Covering the world
of
com
etition
in the
did
_..
.
w
I
BFGOODRICH JiA RADIALS
TAKE
ON
THE
ROAD™
-~
IAZDAWINS
OFF-ROAD
CHAIPIONSHIP
GRAN
PIii
AT
ROSE
BOWL
..
,,,,,
.-.;..d•
-
-~-,rt:·•rl,,~!:~~:;:!-
On
May 3
at
the
Rose Bowl
in
Pasadena, California, a very special
Mazda
B2000 faced off against
some
of
the
world's fastest
and
most
exotic race trucks for
round
five of Mickey Thompson's Off-Road
Championship
Gran
Prix.
And
as a
crowd
of 40,000watched, driver
Glenn
Harris
guided
his
270
horsepower,
13B
rotary-
powered
B2000 to victory
in
the
10-lap
main
event.
Mazda
ahd
Harris
are
currently
in
second place
in
1.1
---z~
the
Manufacturers'
and
Drivers'
point
standings. lliil......
~
C
Volume
3
Number
8
August
1986
In
This
Issue
•••
FEATURES
Page
HDRA
Fireworks
250
......
.
.......................
18
Outlaws
at
El
Cajon
Speedway
. . . . . . . . . . . . . . . . . . . . . . .
30
_ . .
ra
SNORE
Twilight
Race
................
..
............
32
VORRA
Virginia
City
200
. . . . . . . . . . . . . . . . . . . . . . . . . .
38
Spring
Run
101
in
Wisconsin
. . . . . . . . . . . . . . . . . . . . . . .
40
Pro
CanAm
Horn
Rapids
Sagebrush
Shootout
.........
42
Editor-Publisher
Jean Calvin
Associate
Publisher
Brad Goodrow
...................
_
Susquehannock
Trail
Pro
Rally .
...
..
................
46
ADRA
High
Country
150
...
.
..
.
......
.
.. ..
...
.
....
48
Prime
Challenge
at
Trego
..
.........................
51
International
Rally
of
New
Zealand
...................
52
Associate
Editor
Richard
K.
Schwalm
Controller
John Calvin
Circulation
Jerry Lawless
Traffic
Frank McCombs
Contributors
Darla Crown
Leonard Day
Daryl D. Drake
Winnie Essenberg
Homer Eubanks
Tom
Grimshaw
Dennis Henneberg
Martin Holmes
Danny McKenzie
Brenda Parker
David Ryskamp
Walt
Schwalbe
Wayne Simmons
Judy Smith
John Sprovkin
Joe Stephan
Darlene Thackston
3-D Photography
Trackside Photo Enterprises
Art
Director
Larry E. Worsham
Typesetting
&
Production
Michelle's Typesetting Services
THE OFFICIAL VOICE
Of
SC()RE
CANADA
AND
-w~¾wt~
=~t=-
-
~
==-
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SNAPSHOT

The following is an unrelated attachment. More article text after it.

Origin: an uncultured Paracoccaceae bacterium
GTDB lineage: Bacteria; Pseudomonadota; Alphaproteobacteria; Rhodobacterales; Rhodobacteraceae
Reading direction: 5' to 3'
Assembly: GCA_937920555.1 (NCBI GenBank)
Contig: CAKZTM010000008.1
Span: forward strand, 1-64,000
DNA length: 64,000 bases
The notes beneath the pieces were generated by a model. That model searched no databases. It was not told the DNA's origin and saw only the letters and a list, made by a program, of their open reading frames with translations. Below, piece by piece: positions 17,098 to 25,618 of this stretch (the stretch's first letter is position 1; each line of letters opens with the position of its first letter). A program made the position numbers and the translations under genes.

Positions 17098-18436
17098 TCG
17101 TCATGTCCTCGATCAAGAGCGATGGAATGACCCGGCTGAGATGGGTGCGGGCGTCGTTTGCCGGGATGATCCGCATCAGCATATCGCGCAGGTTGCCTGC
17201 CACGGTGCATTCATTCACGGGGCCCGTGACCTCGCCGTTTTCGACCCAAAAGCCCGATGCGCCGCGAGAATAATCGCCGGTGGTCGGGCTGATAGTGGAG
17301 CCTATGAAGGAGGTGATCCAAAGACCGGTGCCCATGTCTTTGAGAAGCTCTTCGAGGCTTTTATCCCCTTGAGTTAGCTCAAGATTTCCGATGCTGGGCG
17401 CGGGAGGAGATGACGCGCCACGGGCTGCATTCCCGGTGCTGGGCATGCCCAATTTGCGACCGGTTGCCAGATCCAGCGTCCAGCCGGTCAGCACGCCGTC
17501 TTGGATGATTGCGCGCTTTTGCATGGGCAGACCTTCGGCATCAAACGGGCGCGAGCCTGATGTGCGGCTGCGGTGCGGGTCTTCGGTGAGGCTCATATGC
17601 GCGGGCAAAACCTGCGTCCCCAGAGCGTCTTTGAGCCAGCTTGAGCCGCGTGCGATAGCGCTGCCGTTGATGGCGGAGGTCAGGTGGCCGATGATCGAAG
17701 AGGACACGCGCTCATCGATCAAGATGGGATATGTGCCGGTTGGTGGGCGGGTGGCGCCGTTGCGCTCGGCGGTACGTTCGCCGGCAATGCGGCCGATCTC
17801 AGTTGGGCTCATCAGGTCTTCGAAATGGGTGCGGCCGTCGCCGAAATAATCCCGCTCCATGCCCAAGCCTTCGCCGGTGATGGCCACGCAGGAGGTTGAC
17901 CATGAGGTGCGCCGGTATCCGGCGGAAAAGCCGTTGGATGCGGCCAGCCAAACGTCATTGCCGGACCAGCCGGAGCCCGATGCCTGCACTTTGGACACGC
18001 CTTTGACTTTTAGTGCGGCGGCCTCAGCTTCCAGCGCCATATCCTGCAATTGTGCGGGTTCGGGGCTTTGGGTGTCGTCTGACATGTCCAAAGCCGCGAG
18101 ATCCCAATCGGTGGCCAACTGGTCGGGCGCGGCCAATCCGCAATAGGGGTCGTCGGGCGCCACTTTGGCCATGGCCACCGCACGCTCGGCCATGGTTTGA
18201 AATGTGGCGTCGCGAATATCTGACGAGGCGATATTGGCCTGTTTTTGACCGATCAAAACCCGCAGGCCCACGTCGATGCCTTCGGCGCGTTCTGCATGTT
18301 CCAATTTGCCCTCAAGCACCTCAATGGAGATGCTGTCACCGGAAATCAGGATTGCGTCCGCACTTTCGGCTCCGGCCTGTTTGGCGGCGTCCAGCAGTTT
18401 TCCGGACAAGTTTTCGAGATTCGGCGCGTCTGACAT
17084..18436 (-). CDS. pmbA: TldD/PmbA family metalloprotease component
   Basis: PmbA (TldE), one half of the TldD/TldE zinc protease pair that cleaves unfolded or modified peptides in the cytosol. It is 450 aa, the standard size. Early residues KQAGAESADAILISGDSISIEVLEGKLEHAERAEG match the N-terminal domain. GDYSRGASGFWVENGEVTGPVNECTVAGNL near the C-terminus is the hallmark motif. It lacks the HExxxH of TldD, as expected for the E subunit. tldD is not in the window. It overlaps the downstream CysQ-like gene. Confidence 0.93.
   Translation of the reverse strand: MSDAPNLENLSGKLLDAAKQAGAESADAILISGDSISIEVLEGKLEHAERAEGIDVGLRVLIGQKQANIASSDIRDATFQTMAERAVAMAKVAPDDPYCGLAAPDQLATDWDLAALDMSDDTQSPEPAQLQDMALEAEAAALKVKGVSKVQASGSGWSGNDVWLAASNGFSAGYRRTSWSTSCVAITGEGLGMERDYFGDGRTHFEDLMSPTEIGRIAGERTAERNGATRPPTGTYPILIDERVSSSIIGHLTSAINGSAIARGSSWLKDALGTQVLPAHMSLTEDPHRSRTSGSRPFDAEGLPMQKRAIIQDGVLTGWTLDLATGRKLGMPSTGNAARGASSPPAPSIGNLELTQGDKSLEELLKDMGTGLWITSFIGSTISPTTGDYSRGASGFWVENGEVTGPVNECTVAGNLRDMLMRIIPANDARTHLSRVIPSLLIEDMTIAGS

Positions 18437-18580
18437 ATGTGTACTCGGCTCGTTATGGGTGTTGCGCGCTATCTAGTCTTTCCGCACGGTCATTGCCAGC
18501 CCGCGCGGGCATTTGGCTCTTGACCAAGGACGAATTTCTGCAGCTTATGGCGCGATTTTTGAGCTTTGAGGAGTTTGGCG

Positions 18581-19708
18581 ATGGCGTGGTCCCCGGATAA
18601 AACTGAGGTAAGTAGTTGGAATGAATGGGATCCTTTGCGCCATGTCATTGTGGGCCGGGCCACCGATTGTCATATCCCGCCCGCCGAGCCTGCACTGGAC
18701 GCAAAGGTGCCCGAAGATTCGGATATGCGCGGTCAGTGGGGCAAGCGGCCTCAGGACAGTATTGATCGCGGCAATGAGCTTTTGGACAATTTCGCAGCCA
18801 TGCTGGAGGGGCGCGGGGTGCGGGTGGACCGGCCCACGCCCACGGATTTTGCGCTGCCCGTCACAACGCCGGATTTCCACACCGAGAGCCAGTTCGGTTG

OF
THE
MONTH
•••
Rothmans
Jordan
Rally .
......................
..
..
. .
53
Interview
with
Larry
Ragland
.. .. ..
.
..
.
....
.
..
...
: . . . 54
1986
Score
Show
..
.
......
.
...
.
...
...........
. .
...
.
55
H
ot
Action
for
100 Miles in
Alabama
. . . . . . . . . . . . . . . . .
56
Mazda
RX-
7 4
WD
Rally
Car
. . . . . . . . . . . . . . . . . . . . . . . . 58
Road
Report
on
the
4
WD
Nissan
Stanza
.........
....
.
59
DEPARTMENTS
Snapshot
of
the
Month
. . . . . . . . . . . . . . . . . . . . . . . . . . . . . . 5
Soap
Box
by
James
Sansom
..
.
..
...
..
....
.
..
....
. .
..
. 6
Trail
Notes
.
'.
............
.
....
..
.............
.
.....
6
Happenings
. . . . . . . . . . . . . . . . . . . . . . . . . . . . . . . . . . . . . . . . 8
Side
Tracks
by
Judy
Smith
......................
....
14
Pony
Express
. . . . . . . . . . . . . . . . . . . . . . . . . . . . . . . . . . . . .
16
The
Losers
by
Judy
Smith
........
...
...
.....
.......
.
36
Yokohama
6-50
Club
Report
.
...
.
."
..................
57
California
Rally
Series
.
..........
..
....
....
.
........
58
Pit
Team
Register
and
R
epo
rts
..
. .
...
.
.........
.......
60
SCCA
Di
visional
Rally
Report
. . . . . . . . . . . . . . . . . . . . . . .
61
Good
Stuff
Directory
. . . . . . . . . . . . . . . . . . . . . . . . . . . . . . .
62
Classified
Ads
. . . . . . . . . . . . . . . . . . . . . . . . . . . . . . . . . . . . .
66
Index
to
Advertisers
. . . . . . . . . . . . . . . . . . . . . . . . . . . . . . .
67
ON